More than 60 General Motors dealerships in Illinois have filed suit against the automaker in a last-ditch effort to block GM's revised field marketing program, set to take effect April 1.
GM's program replaces the previous marketing arrangement under which marketing money collected by GM from dealers (1 percent of vehicle sales) was returned to dealer marketing groups. Under the new guidelines, those marketing dollars remain in GM's hands to fund local programs, with GM's Local Communications unit handling local
media buying. The shift means approximately 60 agencies will lose their local dealer group accounts [Adweek, Dec. 21].
GM declined comment on the suit.
Filed in Cook County (Ill.) Circuit Court on Jan. 26 by the dealers and their dealer trade associations, the suit alleges GM's new field marketing program violates the Illinois Motor Vehicle Franchise Act.
Specifically, the suit cites the state law's stricture against an automobile manufacturer requiring "a franchisee to participate ... in an advertising campaign at the expense of the franchisee."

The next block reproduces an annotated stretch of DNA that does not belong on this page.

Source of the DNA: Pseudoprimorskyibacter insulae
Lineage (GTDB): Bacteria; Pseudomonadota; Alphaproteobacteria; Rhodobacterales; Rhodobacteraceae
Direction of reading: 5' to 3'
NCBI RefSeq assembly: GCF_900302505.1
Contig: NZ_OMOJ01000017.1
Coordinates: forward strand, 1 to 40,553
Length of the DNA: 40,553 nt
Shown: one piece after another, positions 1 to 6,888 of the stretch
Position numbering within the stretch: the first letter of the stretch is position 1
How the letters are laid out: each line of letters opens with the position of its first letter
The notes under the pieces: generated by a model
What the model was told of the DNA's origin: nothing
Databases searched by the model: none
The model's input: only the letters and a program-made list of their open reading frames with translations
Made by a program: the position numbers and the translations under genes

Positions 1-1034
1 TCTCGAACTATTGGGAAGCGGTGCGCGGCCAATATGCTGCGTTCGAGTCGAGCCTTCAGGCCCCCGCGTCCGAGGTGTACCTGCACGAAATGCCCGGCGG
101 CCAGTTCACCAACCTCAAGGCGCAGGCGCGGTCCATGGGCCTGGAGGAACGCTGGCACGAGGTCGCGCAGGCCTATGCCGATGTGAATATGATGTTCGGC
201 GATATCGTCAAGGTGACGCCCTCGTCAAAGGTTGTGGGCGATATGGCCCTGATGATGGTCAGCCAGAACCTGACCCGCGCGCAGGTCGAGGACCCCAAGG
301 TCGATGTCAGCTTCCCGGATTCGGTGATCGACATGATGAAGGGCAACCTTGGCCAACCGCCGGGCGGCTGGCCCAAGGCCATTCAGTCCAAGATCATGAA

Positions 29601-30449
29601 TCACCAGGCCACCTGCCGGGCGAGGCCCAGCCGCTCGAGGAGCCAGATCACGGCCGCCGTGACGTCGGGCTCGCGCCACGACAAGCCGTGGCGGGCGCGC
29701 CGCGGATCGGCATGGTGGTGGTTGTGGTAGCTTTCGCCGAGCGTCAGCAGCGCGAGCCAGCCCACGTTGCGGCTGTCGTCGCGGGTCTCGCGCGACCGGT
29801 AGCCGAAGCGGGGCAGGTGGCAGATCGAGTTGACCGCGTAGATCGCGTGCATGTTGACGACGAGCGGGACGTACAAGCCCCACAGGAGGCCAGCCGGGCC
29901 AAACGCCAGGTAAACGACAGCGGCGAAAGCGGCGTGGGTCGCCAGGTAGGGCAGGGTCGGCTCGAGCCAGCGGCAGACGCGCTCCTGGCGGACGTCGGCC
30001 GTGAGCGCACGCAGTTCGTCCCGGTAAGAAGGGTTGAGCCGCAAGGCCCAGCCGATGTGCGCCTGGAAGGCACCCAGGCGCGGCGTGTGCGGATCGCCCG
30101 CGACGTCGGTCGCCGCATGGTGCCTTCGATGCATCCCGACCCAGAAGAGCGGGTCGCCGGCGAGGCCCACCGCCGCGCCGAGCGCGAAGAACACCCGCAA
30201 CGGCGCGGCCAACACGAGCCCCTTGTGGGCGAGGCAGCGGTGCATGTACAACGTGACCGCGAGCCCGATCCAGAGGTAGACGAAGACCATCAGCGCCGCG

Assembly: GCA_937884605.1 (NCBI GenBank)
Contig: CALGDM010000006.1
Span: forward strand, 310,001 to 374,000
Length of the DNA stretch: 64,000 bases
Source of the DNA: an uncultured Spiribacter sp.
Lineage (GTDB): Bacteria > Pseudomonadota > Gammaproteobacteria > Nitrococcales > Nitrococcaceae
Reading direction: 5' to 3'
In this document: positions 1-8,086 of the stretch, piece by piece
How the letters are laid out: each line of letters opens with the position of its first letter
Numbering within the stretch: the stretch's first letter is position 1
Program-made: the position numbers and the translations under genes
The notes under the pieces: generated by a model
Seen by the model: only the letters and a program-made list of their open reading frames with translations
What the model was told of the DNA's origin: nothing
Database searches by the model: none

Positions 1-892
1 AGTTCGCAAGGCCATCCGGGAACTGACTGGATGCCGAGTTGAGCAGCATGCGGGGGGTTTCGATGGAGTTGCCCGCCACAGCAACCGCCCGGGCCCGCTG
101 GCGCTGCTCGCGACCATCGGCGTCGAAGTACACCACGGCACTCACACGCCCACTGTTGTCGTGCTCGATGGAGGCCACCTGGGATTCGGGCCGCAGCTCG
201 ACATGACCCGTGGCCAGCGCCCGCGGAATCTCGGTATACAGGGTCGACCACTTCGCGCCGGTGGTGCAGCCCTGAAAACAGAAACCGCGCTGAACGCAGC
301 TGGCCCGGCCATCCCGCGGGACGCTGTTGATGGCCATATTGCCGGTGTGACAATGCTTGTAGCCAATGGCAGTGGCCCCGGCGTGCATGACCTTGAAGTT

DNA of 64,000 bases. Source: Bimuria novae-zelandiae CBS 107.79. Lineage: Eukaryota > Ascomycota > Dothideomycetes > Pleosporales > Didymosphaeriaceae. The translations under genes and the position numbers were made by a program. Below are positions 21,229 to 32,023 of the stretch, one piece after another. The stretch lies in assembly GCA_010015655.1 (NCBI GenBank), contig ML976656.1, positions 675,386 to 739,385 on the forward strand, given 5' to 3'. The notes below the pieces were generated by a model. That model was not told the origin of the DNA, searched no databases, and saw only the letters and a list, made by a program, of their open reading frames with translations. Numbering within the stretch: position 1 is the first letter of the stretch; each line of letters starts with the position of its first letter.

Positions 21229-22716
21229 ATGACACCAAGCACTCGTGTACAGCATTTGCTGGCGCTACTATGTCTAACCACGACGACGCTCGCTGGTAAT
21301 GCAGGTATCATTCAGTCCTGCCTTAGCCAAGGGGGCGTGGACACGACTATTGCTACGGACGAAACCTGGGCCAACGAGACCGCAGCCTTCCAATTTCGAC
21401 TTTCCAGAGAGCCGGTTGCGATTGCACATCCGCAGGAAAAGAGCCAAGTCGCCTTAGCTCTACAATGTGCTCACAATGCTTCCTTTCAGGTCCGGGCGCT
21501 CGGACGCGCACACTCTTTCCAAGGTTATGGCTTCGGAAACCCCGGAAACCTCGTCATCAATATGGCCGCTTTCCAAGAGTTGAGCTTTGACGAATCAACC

Claiming the new program is being implemented unilaterally by GM without enough input from dealers, the suit also alleges the automaker is breaching the Illinois law's prohibition against auto manufacturers' actions that are "in bad faith or unconscionable" with respect to franchisees.
Samuel Skinner, a former Secretary of Transportation in the Clinton administration now with the Chicago law firm of Hopkins & Sutter, is representing the dealers.
"This money is the dealers' money, not General Motors'," Skinner said in a statement. "We hope to resolve this matter quickly and let the dealers get back to their business of addressing the needs of the consumer."
The suit asks the court to prevent GM from collecting the assessments from the dealers, and seeks unspecified monetary damages.